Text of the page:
An aerial view of the masterplan of the Aljada project. Image Credit: Courtesy: Aljada

Dubai: The developer behind what is to be Sharjah’s biggest private sector development — at Dh24 billion it sure is massive — does not believe in waiting around to reach project milestones. The plan is to have the first residents move into “Aljada” by the end of next year.

What makes the target interesting in itself is that the main contractor for the first phase of residential works is to be announced and work to begin by March. The CEO at Arada, Ahmad Al Khoshaibi, is not unduly fazed by the tight project timelines it has set for itself.

“One of the issues we find in the region is that developers promise a lot,” said Alkhoshaibi. “Our guidelines are straightforward — if we show something in our marketing brochures, we need to deliver give it to the buyers. We don’t want situations where the renderings show something and then when it is finished, the feature is not included or lacks in quality.

A lot of people complain about going to communities and find the features such as swimming pools have not been built. ... That’s not going to happen at Aljada.”

 - Ahmad Al Khoshaibi | CEO at Arada

“Most construction delays are related to cash flow problems at the developers. If the bureaucratic delays are eliminated, any developer can make the payments on time.

“We speak to the contractors and 70 per cent say they can deliver to our schedules, which is to finish the whole development in seven to eight years. A lot of contractors are as yet not being utilised to a very high percentage.”

Aljada takes up what has been billed as the last untouched piece of land — 2.2 million square metres — in the centre of the emirate, with landmarks such as the SAIF Zone, the American University and the airport as its immediate neighbours.

So far, the developer has had a couple of sales releases and seen buyers pick up about 750 units. Phase 1 will have 1,000 apartments, with prices at Dh750 a square foot.

“There will definitely be an increase in prices for further phases,” the CEO said. “A developer can discount the initial phases and then add in subsequent ones. That’s also a way to reward the early buyers.

“Our cost to build will be higher than the usual product you find in Sharjah and that’s because the open spaces, the greenery and all the other features add to the costs” (Aljada on completion will sport quite a bit of green, with the master plan showing a 2.2 kilometre stretch of parkland right at the residents’ doorsteps.) Another thing the developer does not want to see happen is that Aljada remains one giant construction site even when the first residents have moved in. “The first phases should not be made to feel the effect of subsequent phases,” said Alkhoshaibi. “This is a main issue in the UAE.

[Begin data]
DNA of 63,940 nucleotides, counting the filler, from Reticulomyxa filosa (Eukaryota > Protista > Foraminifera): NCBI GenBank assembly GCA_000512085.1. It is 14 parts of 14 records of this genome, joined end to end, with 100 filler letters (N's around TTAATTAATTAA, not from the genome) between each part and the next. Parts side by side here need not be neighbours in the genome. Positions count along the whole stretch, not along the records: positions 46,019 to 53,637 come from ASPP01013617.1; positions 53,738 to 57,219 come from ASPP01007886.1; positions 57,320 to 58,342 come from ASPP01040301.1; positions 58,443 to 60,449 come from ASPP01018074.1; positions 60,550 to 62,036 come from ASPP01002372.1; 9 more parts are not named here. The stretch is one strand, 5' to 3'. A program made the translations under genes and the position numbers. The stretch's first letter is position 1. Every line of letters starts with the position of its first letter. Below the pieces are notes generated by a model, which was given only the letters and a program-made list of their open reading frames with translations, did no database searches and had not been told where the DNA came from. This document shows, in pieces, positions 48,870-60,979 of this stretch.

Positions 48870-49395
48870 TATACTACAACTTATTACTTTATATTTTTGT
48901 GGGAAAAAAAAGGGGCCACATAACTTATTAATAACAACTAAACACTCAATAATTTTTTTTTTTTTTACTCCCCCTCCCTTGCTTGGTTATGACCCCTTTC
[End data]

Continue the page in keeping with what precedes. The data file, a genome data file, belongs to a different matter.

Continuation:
“A lot of people complain about going to communities and find the features such as swimming pools have not been built. And that it’s put off until the final phase. That’s not going to happen at Aljada.”

Given the scale of the project, it will be quite a balancing act that the developer and its contractors need to carry out. Aljada is much more than a cluster of low-rise apartment buildings around a park.

For one, there is the Central Hub, part of the first phase of development and which will feature multiple entertainment attractions, F&B and more. The cost to build this component alone could be about Dh1 billion.

There are going to be at least four hotels, two being five-star, that Arada will build and have operators manage them. The master plan has also marked out locations for schools, and retail areas along 2.2 kilometres each stretch either side. (Arada has filed offers of Dh1 billion to sell off the retail component, but the company said that it keep holding it.) A further element will be a ‘commercial business park’, of 500,000 square metres and which is yet to formally launched. Two of the planned hotels will be in this cluster.

“We aim for Aljada to be a transformational project from every aspect,” the CEO added. “If anything, the sheer scale of it would pivot Arada onto bigger opportunities — and not just in Sharjah. Our objective — and it’s being hammered into us constantly by our shareholders — is to over deliver. In fact, we under promise and over deliver.”

Arada has no plans to be confined by geography

Arada, a joint venture owned by two high-profile Sharjah and Saudi investors, could announce its first project outside of Sharjah this year itself, with Dubai being the top choice.

“Sharjah was always meant to be the first stop, but never the only one,” said Ahmad Alkhoshaibi, CEO. “First become the leader in Sharjah (real estate) followed by Dubai (where we can build a fairly strong presence) and followed by Saudi Arabia.

“We do own land bank outside of Sharjah — greenfield sites in Italy and Romania, and in Dubai. But it is not necessary that we will only launch on that we already have in Dubai.”

But why take on new projects when Arada could conceivably do a lot more within Sharjah itself? “Launching projects in multiple markets will give investors further choice,” the CEO said. “Some buyers will be more favourable to buying from us in one particular market and not the other.

“It’s also the same reason why we will eventually get into Europe — it’s more about diversifying the portfolio and we want customers who come to Arada yo have a choice of products and locations. If you limit them to an area, you are potentially losing certain customers.”